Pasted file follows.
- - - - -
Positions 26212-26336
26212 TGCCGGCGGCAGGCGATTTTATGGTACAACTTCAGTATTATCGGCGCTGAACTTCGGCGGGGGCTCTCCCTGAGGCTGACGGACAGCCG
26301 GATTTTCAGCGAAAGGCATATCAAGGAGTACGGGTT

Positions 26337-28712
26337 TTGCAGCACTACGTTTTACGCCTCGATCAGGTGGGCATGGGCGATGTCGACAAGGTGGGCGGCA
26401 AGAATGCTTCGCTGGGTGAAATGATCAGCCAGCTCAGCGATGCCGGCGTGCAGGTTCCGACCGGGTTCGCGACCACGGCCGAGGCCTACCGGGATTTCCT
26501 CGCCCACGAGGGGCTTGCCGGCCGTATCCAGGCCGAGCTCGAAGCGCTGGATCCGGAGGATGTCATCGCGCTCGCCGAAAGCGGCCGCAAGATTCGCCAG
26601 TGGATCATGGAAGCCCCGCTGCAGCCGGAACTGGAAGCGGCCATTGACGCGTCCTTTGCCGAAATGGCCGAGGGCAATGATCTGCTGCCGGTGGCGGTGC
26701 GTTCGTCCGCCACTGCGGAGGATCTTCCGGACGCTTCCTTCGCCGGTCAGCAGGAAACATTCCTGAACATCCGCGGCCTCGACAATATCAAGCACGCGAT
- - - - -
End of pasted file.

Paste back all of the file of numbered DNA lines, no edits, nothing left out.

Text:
Positions 26212-26336
26212 TGCCGGCGGCAGGCGATTTTATGGTACAACTTCAGTATTATCGGCGCTGAACTTCGGCGGGGGCTCTCCCTGAGGCTGACGGACAGCCG
26301 GATTTTCAGCGAAAGGCATATCAAGGAGTACGGGTT

Positions 26337-28712
26337 TTGCAGCACTACGTTTTACGCCTCGATCAGGTGGGCATGGGCGATGTCGACAAGGTGGGCGGCA
26401 AGAATGCTTCGCTGGGTGAAATGATCAGCCAGCTCAGCGATGCCGGCGTGCAGGTTCCGACCGGGTTCGCGACCACGGCCGAGGCCTACCGGGATTTCCT
26501 CGCCCACGAGGGGCTTGCCGGCCGTATCCAGGCCGAGCTCGAAGCGCTGGATCCGGAGGATGTCATCGCGCTCGCCGAAAGCGGCCGCAAGATTCGCCAG
26601 TGGATCATGGAAGCCCCGCTGCAGCCGGAACTGGAAGCGGCCATTGACGCGTCCTTTGCCGAAATGGCCGAGGGCAATGATCTGCTGCCGGTGGCGGTGC
26701 GTTCGTCCGCCACTGCGGAGGATCTTCCGGACGCTTCCTTCGCCGGTCAGCAGGAAACATTCCTGAACATCCGCGGCCTCGACAATATCAAGCACGCGAT